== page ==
Nova Scotia reported four new cases of COVID-19 on Wednesday and said 55 active cases of the virus remain in the province.
According to the province, all cases are in Central Zone. Three of the cases are close contacts of previously reported cases. The other case is under investigation.
Premier Stephen McNeil and Dr. Robert Strang, Nova Scotia’s chief medical officer of health, announced Wednesday that current restrictions in areas of Halifax Regional Municipality and Hants County are being extended, and new restrictions will be in place province-wide over the holidays to curb the spread of COVID-19.
The new restrictions are as follows:
- The current restrictions in areas of Halifax Regional Municipality and Hants County are extended until 11:59 p.m. on Dec. 20
- The closure of restaurants and licensed establishments for dine-in service in these areas is extended until 11:59 p.m. on Jan. 10; they can continue to offer takeout and delivery service
- The Halifax casino will also remain closed until 11:59 p.m. on Jan. 10
- New province-wide restrictions for gatherings, businesses and activities, as well as changes to long-term care restrictions, will start Dec. 21 and be in place until Jan. 10.
“We know the holidays are traditionally a time for a lot of socializing with family and friends, but we also know that gatherings can allow the virus to spread rapidly,” said Premier McNeil in a press release. “We ask Nova Scotians to find new ways of celebrating this season while respecting these restrictions that are designed to keep our social gatherings small and our communities safe.”
Restrictions put in place provincewide
According to the province, effective 12:01 a.m. on Dec. 21 to 11:59 p.m. on Jan. 10, the following restrictions are in place province-wide:
For gatherings and events:
- Gatherings in your home can have 10 people total, including the people who live there
- People can have a close social group of 10 without physical distancing
- Social events, festivals, special events, arts/cultural events and sports events are not permitted
- Faith gatherings, wedding ceremonies and funeral services can have a maximum of 150 people outdoors or 50 per cent of an indoor venue’s capacity, to a maximum of 100
- Wedding and funeral receptions are not permitted
- Restaurants and licensed establishments, outside the areas of HRM and Hants County noted above, must stop service by 10 p.m. and close by 11 p.m.
- Fitness and sport and recreation facilities can open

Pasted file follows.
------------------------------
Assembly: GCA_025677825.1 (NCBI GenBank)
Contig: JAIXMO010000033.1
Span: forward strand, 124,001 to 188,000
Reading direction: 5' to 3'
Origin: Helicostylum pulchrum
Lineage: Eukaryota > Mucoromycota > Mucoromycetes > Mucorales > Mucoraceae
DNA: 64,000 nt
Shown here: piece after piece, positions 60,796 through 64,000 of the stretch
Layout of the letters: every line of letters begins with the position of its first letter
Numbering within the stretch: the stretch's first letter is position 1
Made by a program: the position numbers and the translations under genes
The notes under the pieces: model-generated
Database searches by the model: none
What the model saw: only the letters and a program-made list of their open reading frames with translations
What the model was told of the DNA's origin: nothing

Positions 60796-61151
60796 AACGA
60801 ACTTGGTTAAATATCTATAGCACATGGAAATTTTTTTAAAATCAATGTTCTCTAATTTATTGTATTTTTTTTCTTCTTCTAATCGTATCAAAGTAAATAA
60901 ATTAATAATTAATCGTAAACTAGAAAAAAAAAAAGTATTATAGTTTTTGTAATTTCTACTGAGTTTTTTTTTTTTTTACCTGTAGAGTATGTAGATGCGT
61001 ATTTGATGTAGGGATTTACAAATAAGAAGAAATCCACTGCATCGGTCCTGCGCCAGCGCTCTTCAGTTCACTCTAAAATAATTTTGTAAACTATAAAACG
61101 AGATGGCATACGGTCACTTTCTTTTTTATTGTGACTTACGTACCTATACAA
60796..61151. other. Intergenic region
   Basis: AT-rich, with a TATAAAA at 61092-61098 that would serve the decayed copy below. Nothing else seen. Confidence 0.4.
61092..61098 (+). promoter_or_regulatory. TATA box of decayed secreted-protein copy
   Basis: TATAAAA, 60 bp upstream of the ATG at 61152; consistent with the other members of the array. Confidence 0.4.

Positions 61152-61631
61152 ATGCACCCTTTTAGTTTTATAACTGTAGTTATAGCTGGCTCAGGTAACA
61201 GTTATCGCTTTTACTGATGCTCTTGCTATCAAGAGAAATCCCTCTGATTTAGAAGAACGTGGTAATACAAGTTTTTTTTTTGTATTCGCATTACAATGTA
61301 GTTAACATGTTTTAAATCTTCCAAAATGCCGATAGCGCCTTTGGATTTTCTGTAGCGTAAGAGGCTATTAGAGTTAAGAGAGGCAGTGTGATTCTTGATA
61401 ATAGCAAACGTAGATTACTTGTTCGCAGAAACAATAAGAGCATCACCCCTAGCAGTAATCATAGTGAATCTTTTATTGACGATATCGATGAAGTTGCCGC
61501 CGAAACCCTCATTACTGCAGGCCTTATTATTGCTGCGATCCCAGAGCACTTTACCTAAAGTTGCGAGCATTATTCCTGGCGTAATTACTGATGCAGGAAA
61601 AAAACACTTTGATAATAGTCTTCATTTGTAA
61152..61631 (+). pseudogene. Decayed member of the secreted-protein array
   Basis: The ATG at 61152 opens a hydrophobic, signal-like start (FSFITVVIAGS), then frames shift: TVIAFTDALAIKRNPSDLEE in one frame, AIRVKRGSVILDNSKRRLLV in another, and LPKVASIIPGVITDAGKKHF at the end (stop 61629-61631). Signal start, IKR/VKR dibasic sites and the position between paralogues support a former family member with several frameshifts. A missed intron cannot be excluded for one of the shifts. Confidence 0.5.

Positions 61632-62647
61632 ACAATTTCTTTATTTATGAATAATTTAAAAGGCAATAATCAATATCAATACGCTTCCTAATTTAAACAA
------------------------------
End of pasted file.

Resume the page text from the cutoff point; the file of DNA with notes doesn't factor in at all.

- Fitness facilities like gyms and yoga studios can operate at 50 per cent capacity and must ensure three metres distance between participants during high-intensity activities
- Outdoor fitness classes can operate at full capacity and must ensure three metres distance between participants during high-intensity activities
- Personal services such as hair salons and spas can resume providing services that can only be done if the customer removes their mask, such as facials
- Retail and shopping mall rules currently in place for areas of HRM and Hants County will extend to the entire province, including operating at 25 per cent of their capacity; their food courts can remain open with public health measures in place including physical distance between tables
For sports, museums, libraries and long-term care:
- Sports practices, training and arts and culture rehearsals are limited to 25 participants without physical distancing but games, tournaments and performances are not permitted
- The Art Gallery of Nova Scotia, museums and libraries can reopen at full capacity with physical distancing and other public health measures in place
- Each long-term care resident can have two designated caregivers and facilities can allow a limited number of visitors
“We want to let people have their holiday with loved ones but this holiday needs to be different to keep everybody safe,” said Dr. Strang. “We need to keep gatherings small, pull back on our social activity, and avoid crowds in the retail sector so that we don’t give this virus the opportunity to spread.”
The province also said that it is working with the Restaurant Association of Nova Scotia on a pilot project for an app that dine-in restaurants and licensed establishments can use to collect patrons’ contact information for contact tracing.
“This will help standardize collection practices, ensure privacy of information, and reduce the burden on businesses,” said the province.
The Department of Business said it is giving the association up to $100,000 for the project.
Since Oct. 1, Nova Scotia said it has completed 91,747 tests. There have been 341 positive COVID-19 cases and no deaths. No one is currently in hospital.
Two hundred and eighty-six cases are now resolved, said the province.View link »